Lithops project blog

Lithops project blog


This is the blog page of the Lithops Project, in which we investigate the extent and evolution of locally optimized camouflage coloration in the enigmatic African "stone plants" belonging the genus Lithops.

In the first part of the project, we use hyperspectral camera equipment for making detailed comparisons of the visual properties of Lithops species and their local soil across numerous locations in southern Africa.

We set out for our first month-long field expedition on April 1, 2016 - if all goes according to plan, we should be able to post updates every 2-3 days.

Our imaging expeditions are supported by National Geographic Society Science and Exploration Europe. Hyperspectral camera equipment is provided by the Surface Optics Corporation.

For more information on our project, check out

The white ecosystems

Expedition blog 2016Posted by Tommi Nyman Thu, April 14, 2016 09:54PM
After another couple of days in the field, we decided to stop in a guesthouse in Kenhardt for the night, for the following reasons: charging camera and laptop batteries, backing up tons of image files, and showering. The last reason was the most important, because Allan, Willem, Jeroen, and Matt started to reek seriously (I still smell like flowers).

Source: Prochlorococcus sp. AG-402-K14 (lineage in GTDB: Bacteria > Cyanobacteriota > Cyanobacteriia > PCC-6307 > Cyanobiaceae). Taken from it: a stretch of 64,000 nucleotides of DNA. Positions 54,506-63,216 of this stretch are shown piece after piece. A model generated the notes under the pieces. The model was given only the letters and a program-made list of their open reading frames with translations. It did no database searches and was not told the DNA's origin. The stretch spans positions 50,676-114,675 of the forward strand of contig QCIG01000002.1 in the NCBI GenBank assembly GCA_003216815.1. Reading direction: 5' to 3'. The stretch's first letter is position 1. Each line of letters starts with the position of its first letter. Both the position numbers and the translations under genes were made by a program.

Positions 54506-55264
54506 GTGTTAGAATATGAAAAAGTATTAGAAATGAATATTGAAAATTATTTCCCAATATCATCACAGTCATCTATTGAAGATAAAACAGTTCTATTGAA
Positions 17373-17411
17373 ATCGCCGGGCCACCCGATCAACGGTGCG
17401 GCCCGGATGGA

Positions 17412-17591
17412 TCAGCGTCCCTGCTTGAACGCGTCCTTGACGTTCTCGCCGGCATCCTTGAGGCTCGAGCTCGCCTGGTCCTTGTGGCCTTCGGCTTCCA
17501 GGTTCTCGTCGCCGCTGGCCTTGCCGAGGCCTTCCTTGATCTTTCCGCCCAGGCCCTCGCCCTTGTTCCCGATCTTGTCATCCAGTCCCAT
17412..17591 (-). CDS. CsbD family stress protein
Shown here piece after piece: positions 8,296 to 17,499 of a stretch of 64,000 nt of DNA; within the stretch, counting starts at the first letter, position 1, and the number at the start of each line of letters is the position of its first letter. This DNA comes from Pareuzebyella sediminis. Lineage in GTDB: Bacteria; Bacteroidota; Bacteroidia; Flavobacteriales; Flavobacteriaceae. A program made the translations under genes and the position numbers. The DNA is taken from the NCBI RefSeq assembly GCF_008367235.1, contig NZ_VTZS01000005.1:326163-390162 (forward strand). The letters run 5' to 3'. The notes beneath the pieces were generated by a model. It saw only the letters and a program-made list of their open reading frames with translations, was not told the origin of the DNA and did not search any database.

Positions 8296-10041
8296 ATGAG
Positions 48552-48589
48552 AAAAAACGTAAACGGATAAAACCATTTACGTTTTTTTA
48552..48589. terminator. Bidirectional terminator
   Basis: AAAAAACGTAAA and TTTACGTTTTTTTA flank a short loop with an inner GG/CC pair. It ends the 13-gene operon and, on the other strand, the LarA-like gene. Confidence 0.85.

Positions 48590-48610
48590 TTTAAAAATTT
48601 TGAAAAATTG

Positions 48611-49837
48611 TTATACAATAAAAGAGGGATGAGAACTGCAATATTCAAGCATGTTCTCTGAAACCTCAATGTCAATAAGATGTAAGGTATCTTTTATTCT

In the last days, we've gotten into whitish quartzite soils, in which many animals and plants are very pale, forming whole white ecosystems.

Avonia sp.:

The alien-looking Dinteranthus pole-evansii, which looks like a cracked golfball:

Then an again gigantic, but white, Trachypetrella stone grasshopper (we're starting to suspect that some of these are new species):

And a cute little wingless Ligariella praying mantis:

And, somewhat unsurprisingly, the minute Lithops fulleri has white flowers:

  • Comments(0)//